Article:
The high frequency of pneumonia among elderly subjects can be explained by the physiological changes linked to the progressive decline of the respiratory tree. The mucociliary clearance and the coughing reflexes are reduced leading to a poor airway clearance. Furthermore, the mobility of the oropharynx is often impaired resulting in swallowing problems. The immunosenescence involves alterations to the innate and adaptive immune systems favoring infections after broncho-aspirations [22, 23]. Oropharyngeal dysphagia (OD) is recognized as one of the major pathophysiological mechanisms leading to aspiration pneumonia in the elders [15, 24]. Swallowing disorders or dysphagia affects 30–40% of the population over 65 years with a prevalence of 75% in stroke patients, 82% in patients with neurodegenerative disease such as Parkinson’s disease or 84% with dementia [25]. Dysphagia is also prevalent in 30% of independently living older adults and is independently associated with malnutrition in population of elders with a mean age 82 years [26]. Malnutrition (evaluated by mini nutritional assessment, body mass index (BMI) and serum albumin levels) is also highly prevalent and strongly associated with OD in older patients hospitalized for an acute disease [27]. Neurological diseases, incompetent lip closure, tongue protrusion and poor buccinators muscle strength induce poor masticatory ability, frequently associated with a decreased BMI and serum albumin concentrations [28]. The preparation of a food bolus can be impaired following the loss of teeth, which increases the risk of macro-aspiration into the airways [29]. The loss of masticatory efficiency changes food selection towards decreased consumption of vegetables, fruits, proteins, minerals and vitamins [30]. This poor nutritional intake worsens the decrease of lean muscular mass that occurs naturally with age and aggravates sarcopenia [31]. Moreover, dysphagia patients are often dehydrated because of a reduced sensation of thirst, or the fear of aspiration during drinking, potentially leading to oral dryness. Oral dryness favors oropharyngeal bacterial colonization [25]. The impaired swallowing efficacy often causes the stagnation of foreign material in the lateral cavities of the pharynx which may then get aspirated in the lungs when patients are placed in supine position [25]. Aspiration is often clinically silent because of impaired cough reflexes [32]. Having a low BMI is a predictor for a poor outcome for pneumonia in elder patients hospitalized or in intensive care [8]. For the very old patients aged over 85 years who are hospitalized for CAP, nutritional parameters at admission such as serum protein and albumin are associated with a decreased likelihood of death [7]. Malnutrition is independently associated with 30-day mortality in HAP in nursing home residents [33].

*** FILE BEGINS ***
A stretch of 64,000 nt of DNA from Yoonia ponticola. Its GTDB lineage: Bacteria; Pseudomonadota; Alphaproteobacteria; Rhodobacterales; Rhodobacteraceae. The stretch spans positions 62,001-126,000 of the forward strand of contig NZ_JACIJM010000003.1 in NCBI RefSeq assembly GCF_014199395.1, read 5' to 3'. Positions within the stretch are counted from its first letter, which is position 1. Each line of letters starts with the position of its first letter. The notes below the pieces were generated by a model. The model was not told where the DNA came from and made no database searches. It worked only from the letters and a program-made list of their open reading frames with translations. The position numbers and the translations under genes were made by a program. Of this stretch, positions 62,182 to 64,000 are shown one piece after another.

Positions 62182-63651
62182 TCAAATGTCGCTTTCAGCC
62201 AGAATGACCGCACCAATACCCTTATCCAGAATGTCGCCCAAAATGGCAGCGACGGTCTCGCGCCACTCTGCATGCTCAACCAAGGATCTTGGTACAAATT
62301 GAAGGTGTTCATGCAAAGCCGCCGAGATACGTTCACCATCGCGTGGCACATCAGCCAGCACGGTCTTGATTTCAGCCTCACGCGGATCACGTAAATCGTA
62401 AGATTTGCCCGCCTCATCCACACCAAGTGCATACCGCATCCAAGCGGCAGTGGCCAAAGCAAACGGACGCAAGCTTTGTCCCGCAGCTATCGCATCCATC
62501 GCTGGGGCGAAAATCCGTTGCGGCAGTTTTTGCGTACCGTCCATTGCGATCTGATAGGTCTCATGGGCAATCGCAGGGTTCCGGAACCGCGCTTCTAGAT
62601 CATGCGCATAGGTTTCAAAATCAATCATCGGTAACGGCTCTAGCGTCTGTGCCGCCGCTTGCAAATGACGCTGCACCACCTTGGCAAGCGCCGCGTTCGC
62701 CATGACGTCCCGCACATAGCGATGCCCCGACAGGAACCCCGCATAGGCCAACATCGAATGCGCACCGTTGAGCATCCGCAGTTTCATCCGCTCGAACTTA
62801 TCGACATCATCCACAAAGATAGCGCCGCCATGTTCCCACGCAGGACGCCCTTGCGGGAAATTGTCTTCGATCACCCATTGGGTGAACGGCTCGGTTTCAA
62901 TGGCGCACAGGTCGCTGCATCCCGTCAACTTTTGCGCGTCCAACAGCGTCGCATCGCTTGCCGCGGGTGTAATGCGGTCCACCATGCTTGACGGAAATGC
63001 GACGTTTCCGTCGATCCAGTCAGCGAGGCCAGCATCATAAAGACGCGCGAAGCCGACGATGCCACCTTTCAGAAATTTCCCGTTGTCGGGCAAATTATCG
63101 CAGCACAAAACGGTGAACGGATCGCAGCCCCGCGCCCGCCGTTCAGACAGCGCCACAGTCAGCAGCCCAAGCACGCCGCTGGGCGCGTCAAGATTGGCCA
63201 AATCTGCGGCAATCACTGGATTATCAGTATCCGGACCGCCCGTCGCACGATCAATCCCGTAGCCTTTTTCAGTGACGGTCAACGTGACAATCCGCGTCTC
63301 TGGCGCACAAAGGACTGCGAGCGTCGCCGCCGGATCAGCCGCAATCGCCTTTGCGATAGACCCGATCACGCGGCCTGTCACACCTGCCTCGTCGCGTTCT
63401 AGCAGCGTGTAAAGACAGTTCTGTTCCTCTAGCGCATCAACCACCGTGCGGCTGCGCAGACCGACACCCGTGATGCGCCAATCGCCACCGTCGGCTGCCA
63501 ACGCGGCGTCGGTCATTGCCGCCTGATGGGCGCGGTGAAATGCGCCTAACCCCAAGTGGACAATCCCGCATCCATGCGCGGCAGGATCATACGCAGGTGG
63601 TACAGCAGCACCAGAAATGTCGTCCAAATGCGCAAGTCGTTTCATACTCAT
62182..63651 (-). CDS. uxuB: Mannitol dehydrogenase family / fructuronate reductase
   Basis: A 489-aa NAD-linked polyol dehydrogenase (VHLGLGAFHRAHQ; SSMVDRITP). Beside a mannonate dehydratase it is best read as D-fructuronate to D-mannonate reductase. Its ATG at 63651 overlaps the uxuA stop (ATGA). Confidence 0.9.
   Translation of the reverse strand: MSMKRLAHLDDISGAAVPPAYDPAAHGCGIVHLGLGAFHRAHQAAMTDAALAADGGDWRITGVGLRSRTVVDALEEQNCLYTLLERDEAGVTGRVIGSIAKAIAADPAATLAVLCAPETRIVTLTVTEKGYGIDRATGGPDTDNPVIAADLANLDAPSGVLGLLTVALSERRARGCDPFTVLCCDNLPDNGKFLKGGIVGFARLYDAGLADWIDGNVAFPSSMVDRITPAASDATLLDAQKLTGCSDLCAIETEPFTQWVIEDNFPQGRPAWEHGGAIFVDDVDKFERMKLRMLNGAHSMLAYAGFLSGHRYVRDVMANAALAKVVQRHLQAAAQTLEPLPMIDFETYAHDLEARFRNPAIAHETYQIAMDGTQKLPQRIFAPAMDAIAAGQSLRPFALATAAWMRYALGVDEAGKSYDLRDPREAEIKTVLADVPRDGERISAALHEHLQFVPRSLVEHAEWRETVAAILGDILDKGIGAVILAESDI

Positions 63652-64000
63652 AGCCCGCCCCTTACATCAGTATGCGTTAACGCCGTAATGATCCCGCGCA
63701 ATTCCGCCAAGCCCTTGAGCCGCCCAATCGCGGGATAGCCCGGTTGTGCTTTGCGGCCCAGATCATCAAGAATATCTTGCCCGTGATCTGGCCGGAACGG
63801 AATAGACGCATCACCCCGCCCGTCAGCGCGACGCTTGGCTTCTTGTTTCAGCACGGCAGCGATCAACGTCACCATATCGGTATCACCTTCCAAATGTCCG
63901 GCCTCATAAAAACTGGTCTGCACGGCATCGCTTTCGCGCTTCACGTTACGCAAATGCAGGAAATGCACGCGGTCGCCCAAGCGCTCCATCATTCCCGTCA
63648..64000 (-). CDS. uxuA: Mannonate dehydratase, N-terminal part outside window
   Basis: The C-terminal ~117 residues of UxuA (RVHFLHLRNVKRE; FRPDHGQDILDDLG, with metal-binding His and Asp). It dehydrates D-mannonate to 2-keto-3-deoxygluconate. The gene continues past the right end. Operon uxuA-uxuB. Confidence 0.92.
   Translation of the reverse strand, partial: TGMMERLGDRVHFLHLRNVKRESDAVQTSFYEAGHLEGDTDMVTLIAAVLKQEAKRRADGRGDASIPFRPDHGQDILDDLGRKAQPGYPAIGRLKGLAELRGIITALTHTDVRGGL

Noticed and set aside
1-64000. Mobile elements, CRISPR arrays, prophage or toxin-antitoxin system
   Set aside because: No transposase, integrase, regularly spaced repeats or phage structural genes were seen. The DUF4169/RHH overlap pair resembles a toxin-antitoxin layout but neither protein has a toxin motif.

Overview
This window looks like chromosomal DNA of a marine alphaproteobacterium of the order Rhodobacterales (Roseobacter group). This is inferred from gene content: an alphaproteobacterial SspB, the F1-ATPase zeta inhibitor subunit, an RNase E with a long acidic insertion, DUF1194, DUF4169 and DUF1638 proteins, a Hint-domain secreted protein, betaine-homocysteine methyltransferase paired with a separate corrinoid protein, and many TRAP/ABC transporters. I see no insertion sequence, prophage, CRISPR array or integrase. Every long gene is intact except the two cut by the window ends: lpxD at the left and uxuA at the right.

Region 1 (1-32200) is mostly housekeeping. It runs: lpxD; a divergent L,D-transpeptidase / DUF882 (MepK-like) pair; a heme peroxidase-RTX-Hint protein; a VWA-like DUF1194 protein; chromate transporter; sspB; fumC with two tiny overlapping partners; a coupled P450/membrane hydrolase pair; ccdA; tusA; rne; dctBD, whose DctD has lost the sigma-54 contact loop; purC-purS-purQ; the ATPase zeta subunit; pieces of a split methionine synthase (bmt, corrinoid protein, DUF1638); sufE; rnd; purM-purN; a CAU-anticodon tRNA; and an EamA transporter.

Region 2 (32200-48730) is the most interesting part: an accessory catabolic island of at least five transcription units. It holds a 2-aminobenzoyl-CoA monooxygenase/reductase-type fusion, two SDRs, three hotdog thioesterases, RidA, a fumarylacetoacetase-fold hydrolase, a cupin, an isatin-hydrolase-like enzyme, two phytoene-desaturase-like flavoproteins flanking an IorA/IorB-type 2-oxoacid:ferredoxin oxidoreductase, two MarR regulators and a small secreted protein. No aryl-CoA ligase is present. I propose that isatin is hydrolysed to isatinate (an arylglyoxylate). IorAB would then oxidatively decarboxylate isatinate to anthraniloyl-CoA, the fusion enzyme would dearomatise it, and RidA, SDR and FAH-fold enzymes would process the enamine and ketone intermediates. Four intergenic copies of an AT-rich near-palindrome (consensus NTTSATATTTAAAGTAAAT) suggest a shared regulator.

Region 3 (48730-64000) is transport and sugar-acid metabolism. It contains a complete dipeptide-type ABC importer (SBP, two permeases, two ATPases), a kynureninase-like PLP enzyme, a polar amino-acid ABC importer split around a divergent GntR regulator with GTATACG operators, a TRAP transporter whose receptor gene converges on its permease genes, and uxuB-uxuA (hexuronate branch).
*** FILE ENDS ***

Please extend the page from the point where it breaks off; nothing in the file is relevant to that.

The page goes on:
A seated position with the head-up by approximately 30°, during the day and at night, may reduce gastroesophageal regurgitation-associated aspiration [34]. Percutaneous endoscopic gastrostomy which is often performed in case of bronchoaspiration did not decrease its incidence when compared to patients fed with a nasogastric tube [35].

In acute stroke patient who are particularly at risk of pneumonia because of swallowing disorders and an altered mental status, antibiotic prophylaxis is sometimes prescribed for pneumonia prevention. Nevertheless, a recent cluster-randomized trial showed the absence of benefit of antibiotic prophylaxis in patients with dysphagia after stoke and hospitalized in stroke units [36].

Lifestyle-related risk factors